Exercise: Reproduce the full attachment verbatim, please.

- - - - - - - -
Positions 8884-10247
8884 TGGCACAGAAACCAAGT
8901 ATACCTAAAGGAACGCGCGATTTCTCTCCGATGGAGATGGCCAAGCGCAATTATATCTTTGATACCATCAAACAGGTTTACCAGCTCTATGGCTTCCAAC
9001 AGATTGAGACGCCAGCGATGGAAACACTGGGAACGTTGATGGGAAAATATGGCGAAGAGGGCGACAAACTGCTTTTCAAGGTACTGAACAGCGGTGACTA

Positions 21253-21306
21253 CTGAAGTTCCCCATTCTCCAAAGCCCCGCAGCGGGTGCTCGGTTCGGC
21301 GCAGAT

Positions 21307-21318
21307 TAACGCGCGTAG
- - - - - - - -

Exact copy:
Positions 8884-10247
8884 TGGCACAGAAACCAAGT
8901 ATACCTAAAGGAACGCGCGATTTCTCTCCGATGGAGATGGCCAAGCGCAATTATATCTTTGATACCATCAAACAGGTTTACCAGCTCTATGGCTTCCAAC
9001 AGATTGAGACGCCAGCGATGGAAACACTGGGAACGTTGATGGGAAAATATGGCGAAGAGGGCGACAAACTGCTTTTCAAGGTACTGAACAGCGGTGACTA

Positions 21253-21306
21253 CTGAAGTTCCCCATTCTCCAAAGCCCCGCAGCGGGTGCTCGGTTCGGC
21301 GCAGAT

Positions 21307-21318
21307 TAACGCGCGTAG